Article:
New Apache Helicopter Monitoring System

Lieutenant Colonel Yair

The IAF is installing a new system which will warn helicopter pilots about possible system failures in real-time, diminishing danger of in-flight problems

Date: 25/10/2010, 6:52 PM     Author: Bar Josephine Dadon, Bamahane Magazine

This month the IDF (Zahal) has been celebrating health and fitness, and in turn the Israel Air Force is planning on even turning its Python Apache Helicopter into an especially healthy one. A new Israeli system which earned the name “Helicopter Health” will send warning signals in real-time about any internal systems problems. The pilots will then be able to receive a message while they are still in the air about the possible future problem. The Aircraft Division of the IAF hopes that this new tool, which is currently in its final testing phases and is expected to become operational soon, will minimize the risk of helicopter crashes.

Currently a number of sensors are being installed on the Python Apache helicopters which measure, among other factors, temperatures, turbulence, and acceleration. These are transferred to the unique MPU computer, which is provided in each Apache helicopter and gathers data during the flight. The system, which was developed by the Israeli LSR company, processes the data and sends real-time notifications on the status of the different components. In the event that there is concern of a system failure, the pilot will receive a notification about the future problem which could possibly develop, while he is still flying.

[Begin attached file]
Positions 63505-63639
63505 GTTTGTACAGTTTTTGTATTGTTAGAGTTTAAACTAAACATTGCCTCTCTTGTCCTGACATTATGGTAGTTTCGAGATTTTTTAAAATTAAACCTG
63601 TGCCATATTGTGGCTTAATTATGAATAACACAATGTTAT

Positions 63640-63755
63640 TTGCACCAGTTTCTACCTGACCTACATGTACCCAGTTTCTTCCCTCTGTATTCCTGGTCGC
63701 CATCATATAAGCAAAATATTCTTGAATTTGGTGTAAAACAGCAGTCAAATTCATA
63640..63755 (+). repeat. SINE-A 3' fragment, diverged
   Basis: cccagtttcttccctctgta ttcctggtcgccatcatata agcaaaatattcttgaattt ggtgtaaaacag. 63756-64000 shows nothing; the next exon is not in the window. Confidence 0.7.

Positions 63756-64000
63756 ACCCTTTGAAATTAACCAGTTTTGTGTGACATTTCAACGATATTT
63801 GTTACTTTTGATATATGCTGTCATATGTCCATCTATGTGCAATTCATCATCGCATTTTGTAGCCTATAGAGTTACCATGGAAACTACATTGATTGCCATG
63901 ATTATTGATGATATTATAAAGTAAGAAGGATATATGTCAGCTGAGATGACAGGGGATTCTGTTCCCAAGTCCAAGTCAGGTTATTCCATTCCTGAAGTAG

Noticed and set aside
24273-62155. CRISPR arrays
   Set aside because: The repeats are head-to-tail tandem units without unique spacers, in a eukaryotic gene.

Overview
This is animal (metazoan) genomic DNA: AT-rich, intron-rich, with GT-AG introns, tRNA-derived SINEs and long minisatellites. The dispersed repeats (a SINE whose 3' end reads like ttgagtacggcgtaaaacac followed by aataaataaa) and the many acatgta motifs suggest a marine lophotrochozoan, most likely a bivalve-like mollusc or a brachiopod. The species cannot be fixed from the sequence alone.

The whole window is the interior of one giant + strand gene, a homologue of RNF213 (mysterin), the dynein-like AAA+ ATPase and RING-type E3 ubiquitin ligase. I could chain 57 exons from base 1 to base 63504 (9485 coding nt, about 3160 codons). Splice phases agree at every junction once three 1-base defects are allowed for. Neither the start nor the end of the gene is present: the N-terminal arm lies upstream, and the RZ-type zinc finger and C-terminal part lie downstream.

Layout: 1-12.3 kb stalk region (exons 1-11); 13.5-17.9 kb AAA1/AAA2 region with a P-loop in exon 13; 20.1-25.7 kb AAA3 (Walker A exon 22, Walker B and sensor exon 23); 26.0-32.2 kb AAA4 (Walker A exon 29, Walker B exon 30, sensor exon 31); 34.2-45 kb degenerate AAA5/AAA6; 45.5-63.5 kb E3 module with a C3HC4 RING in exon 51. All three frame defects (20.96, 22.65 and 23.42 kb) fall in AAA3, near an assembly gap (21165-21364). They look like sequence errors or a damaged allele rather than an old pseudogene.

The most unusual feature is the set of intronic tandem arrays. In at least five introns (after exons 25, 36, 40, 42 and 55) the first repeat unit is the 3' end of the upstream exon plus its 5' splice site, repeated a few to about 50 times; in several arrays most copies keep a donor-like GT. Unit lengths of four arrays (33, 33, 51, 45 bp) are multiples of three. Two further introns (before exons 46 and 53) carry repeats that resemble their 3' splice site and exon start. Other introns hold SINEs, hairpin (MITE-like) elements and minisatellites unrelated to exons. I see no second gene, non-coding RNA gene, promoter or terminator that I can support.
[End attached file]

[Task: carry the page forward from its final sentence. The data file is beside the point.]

IAF personnel estimate that in coming years the data taken in the skies will already be able to be transferred directly to the Corps Staff, using an internal Air Force channel. With the help of this innovation, officers will be able to be updated every day on the “health” of their helicopters, and will be able to identify repeated and frequent problems.

“What is special in our system is that the entire process takes place during the flight,” the Head of the Aircraft Branch, Lt. Col. Shlomi Conferti said. “In similar systems in the United States, data analysis occurs on the ground station and not in real-time. This new method provides the helicopters with security.”

The IAF is noting the security-related advantages as well as the economic advantages of this new system. The close observation of the various helicopter components will enable the IAF to use distinct individualized maintenance methods in the future. Instead of clinging to the manufacturer’s instructions, the IAF will be able to replace components only when the need arises, and will know exactly when and where to repair.